Last edited: Sep 14, 2004
  8. Sep 14, 2004 #7

    Chronos

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    Well done, Marcus. You caught the gist of it.
     
  9. Sep 17, 2004 #8

    Nereid

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    I'm mildly surprised that turbo-1 and Garth didn't quote the third and second (respectively) 'key developments required', towards the end of the paper.

    Being cheeky, perhaps it's because Martins' paper is concrete proof that the New Scientist open letter on cosmology contains significant misrepresentations?

    And of course, we certainly need a lot more theoreticians, to clarify the 'deep theoretical issues' :biggrin:
     
  10. Sep 17, 2004 #9

    turbo

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    Quoting "key developments two and three" of his paper would have been hauling coal to Newcastle. As you well know, I have made the point on a number of occasions that gravity may behave differently (to put it mildly) on large scales than is currently predicted in standard cosmology AND that the quantum gravity folks may have to break the equivalence principle to develop a dynamic model for the mechanism through which gravity and inertia arise. I have been reading papers and searching out possible mechanisms for this behavior (including gradients in the ZPE fields, which I think holds promise). Similar statements on my behalf have resulted in your "suggesting" to the Mentors that the threads be immediately shoved off to Theory Development. Such ideas are common amongst people trying to unify the most important theories in physics, but there are certain folks who apparently are very disturbed by them. :uhh:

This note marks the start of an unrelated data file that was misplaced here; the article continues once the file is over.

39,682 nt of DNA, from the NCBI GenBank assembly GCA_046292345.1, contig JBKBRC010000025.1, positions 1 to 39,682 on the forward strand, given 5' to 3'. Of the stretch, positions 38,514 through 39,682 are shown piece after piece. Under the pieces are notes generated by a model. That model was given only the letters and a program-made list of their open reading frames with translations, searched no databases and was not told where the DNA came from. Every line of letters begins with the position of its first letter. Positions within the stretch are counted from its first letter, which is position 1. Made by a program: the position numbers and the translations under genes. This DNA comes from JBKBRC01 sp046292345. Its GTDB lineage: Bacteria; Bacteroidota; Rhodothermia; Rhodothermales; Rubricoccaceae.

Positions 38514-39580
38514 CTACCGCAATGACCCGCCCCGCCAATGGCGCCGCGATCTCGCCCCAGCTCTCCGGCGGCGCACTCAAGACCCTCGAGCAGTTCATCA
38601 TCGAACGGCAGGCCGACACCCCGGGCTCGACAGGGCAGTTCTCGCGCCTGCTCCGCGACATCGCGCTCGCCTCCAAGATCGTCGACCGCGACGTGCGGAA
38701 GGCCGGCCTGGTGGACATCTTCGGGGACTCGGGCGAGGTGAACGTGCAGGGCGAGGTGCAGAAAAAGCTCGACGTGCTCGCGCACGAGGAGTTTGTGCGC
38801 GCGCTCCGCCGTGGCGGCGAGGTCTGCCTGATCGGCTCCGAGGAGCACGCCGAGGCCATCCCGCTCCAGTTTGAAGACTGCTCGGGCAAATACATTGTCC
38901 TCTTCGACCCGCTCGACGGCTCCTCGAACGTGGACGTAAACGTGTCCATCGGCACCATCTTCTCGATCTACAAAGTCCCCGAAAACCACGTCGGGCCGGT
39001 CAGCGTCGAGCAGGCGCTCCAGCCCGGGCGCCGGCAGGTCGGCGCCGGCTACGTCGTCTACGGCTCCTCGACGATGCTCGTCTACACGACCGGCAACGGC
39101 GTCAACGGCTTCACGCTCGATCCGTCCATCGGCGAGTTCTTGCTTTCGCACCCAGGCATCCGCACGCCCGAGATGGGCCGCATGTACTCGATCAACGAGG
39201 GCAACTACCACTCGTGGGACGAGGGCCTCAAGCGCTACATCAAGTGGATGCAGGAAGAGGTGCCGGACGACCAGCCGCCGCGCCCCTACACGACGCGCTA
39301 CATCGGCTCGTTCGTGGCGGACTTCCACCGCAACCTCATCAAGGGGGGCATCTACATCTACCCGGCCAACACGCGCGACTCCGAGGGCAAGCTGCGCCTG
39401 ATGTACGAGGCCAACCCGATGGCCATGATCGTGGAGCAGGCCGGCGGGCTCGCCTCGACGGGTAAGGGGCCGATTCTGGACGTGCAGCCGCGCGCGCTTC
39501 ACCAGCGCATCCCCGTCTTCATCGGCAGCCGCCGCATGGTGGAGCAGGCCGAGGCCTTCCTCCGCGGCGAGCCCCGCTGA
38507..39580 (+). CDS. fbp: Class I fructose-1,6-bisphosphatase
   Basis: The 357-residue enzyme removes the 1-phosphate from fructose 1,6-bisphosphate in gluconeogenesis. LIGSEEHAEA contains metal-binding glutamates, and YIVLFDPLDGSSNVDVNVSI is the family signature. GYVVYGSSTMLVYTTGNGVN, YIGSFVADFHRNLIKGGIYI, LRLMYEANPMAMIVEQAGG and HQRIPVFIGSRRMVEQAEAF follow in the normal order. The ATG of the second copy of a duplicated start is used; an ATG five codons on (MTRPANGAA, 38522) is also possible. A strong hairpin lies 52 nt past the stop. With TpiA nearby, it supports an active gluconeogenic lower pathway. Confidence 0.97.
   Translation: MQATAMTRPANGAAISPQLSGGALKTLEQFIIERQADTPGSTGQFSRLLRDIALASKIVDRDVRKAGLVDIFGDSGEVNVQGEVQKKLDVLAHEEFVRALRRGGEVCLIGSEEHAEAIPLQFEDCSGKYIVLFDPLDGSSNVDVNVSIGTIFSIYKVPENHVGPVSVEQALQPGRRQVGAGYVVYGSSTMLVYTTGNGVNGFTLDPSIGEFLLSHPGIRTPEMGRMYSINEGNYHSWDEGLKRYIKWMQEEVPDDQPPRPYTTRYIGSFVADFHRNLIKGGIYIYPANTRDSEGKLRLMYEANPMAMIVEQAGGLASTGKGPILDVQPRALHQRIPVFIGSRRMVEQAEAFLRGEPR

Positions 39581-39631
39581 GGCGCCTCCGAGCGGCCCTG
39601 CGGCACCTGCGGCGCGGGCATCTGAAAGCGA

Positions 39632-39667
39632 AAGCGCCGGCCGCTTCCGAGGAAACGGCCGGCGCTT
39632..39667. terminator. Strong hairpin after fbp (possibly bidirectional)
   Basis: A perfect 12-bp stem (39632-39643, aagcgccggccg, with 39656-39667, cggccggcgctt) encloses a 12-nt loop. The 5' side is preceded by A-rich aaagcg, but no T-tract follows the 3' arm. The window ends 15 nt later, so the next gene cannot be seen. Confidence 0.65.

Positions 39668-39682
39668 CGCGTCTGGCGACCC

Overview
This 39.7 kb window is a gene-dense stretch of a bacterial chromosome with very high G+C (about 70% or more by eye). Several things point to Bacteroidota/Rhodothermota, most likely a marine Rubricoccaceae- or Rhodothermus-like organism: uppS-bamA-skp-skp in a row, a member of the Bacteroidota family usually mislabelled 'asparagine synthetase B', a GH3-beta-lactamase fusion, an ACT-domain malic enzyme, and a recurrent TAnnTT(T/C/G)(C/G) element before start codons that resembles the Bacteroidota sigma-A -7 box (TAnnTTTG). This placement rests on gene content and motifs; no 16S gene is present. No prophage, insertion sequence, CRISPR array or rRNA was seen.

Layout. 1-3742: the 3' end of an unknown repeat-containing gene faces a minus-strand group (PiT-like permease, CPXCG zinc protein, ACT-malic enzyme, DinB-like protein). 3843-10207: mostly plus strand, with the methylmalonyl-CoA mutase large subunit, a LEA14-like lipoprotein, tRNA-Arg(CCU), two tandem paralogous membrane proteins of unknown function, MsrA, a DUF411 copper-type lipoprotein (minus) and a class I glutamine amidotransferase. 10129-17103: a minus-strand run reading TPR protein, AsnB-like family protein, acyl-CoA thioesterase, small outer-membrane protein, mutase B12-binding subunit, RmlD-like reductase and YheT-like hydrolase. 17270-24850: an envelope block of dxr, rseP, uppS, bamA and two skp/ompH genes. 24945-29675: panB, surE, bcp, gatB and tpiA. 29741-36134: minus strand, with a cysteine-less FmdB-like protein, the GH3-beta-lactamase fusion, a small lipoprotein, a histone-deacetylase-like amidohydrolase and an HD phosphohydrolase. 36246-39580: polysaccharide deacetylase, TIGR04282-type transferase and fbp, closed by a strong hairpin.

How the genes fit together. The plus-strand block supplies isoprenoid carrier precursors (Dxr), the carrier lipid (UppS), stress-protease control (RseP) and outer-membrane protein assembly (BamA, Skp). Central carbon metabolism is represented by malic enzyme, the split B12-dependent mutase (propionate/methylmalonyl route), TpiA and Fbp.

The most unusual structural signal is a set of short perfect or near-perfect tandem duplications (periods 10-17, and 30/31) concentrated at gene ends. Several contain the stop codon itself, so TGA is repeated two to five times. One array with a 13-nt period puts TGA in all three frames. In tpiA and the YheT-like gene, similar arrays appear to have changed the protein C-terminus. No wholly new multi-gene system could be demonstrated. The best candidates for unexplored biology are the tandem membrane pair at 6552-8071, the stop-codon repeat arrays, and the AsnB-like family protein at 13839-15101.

Distateful as it may be to some conservative cosmologists, there might be "constants" in our physics that are variable, especially in extreme situations, like domains populated with huge masses or very high energies. I wish I had stayed in engineering instead of moving on to liberal arts - these are exciting times for theoretical physics.
     
    Last edited: Sep 17, 2004
  11. Sep 18, 2004 #10

    Garth